The Dark Room Review
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I was first introduced to Julia Cameron a few years ago, when a friend recommended that I read her book, The Artist’s Way (see my review). That book inspired me, and I was instantly a Julia Cameron fan. So when—on a bookstore binge with my friend and colleague, Deborah—I found a novel by this woman who’d inspired me to follow my dreams, I had to buy it.

Boy, was I in for a surprise.

The Dark Room is disturbing, to put it lightly. It’s the story of Chicago Detective Elliot Mayo, who finds himself in the middle of a strange multiple-murder case. His first suspect, the beautiful Doctor Violet Winters, opens his eyes to the one thing that tied the victims together—their strange, and often violent, sexuality. As the case continues (and Mayo discovers more and more bodies), Mayo tries to figure out the connections between the killings, one of his first cases, which involved some kind of cult-like rituals involving children, and his own son’s molestation. And if the description isn’t gruesome enough for you, just wait...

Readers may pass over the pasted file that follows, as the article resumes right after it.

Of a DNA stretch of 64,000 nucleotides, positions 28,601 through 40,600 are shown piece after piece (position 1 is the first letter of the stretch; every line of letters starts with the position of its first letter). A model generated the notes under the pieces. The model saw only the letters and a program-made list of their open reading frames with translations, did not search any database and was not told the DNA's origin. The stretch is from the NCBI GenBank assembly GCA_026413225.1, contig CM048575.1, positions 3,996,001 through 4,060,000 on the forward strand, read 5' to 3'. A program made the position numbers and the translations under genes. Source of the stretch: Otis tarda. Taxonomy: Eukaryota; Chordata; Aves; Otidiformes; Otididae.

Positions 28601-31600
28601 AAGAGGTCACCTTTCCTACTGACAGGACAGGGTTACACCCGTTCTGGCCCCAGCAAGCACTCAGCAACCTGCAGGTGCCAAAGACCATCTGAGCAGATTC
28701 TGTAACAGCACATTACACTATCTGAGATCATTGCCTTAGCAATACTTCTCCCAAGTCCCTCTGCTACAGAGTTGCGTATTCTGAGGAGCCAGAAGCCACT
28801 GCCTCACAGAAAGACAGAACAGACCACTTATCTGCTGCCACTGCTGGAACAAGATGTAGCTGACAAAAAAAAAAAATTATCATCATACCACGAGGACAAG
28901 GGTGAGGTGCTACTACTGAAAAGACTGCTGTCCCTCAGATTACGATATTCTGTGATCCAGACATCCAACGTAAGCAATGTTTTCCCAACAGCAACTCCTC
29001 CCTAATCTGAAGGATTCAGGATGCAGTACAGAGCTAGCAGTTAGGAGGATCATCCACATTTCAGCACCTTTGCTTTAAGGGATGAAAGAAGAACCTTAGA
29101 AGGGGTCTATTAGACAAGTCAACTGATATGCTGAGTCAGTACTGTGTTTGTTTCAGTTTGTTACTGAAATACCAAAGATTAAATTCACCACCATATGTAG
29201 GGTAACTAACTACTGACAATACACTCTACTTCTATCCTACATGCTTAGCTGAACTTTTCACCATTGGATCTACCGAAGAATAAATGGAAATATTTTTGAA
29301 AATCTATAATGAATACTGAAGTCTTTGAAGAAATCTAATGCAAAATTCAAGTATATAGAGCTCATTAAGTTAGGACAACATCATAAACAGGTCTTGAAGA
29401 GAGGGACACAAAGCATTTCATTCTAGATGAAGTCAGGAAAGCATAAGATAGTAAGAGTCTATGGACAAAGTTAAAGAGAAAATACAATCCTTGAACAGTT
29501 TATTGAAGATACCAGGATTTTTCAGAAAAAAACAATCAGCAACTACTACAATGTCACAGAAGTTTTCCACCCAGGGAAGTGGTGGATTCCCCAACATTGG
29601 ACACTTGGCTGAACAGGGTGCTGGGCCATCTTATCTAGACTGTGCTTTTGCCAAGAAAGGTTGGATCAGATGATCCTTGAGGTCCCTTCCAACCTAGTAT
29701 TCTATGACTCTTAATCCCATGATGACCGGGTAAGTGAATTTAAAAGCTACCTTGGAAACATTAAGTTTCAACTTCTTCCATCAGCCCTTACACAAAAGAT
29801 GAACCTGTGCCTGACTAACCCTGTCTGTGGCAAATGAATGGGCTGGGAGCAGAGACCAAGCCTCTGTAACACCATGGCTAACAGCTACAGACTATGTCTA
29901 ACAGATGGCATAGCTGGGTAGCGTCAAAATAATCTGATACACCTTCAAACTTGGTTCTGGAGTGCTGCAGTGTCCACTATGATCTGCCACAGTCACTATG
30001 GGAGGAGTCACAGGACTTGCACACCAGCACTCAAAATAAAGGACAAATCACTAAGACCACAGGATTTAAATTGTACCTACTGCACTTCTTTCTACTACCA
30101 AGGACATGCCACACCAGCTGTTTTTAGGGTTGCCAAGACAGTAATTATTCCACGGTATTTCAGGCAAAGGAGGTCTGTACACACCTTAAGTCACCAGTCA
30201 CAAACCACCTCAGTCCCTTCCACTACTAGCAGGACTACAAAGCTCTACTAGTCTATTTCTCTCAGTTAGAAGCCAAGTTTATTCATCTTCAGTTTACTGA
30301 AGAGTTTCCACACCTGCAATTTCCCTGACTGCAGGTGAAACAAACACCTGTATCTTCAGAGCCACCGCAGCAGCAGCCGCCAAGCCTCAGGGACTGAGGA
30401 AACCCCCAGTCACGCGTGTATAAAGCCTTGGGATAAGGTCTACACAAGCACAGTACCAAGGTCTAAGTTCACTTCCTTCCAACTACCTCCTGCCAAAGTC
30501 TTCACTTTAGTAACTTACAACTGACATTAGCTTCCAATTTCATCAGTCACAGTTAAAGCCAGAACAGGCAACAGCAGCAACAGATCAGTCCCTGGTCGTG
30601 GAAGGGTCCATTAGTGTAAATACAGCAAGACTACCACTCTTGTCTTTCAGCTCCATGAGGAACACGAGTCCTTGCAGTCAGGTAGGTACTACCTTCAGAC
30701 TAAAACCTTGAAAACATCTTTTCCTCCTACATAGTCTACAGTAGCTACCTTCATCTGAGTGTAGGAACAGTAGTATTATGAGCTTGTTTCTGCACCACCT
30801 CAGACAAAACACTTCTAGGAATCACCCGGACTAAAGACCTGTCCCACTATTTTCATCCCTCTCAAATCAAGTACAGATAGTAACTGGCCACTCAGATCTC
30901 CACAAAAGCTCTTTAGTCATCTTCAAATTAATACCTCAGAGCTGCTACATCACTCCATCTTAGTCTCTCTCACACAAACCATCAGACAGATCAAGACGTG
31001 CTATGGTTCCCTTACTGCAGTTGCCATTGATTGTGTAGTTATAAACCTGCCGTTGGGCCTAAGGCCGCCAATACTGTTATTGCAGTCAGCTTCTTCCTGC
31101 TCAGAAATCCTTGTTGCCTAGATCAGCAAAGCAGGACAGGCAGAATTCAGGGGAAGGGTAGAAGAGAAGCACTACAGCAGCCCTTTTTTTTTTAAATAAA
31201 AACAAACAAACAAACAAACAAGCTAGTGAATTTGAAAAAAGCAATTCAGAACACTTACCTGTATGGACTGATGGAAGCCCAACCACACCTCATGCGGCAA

I was shocked to find something this dark and disturbing from the same woman who writes such motivational work. I was afraid to read this book before I went to bed—because I didn’t want it filling my dreams.

In the end, I breathed a sigh of relief. To Cameron’s credit, it could have been relief at the way the story ended. On the other hand, it could have just been relief that it ended.

The Dark Room disappointed me. Besides its giving me the creeps, I found it difficult to read. The writing was choppy, and the dialogue was confusing—and I often had to go back and re-read parts in order to understand them.

So if you’re looking for some Julia Cameron to read, by all means, pick up a copy of The Artist’s Way. But I recommend that you pass on The Dark Room.

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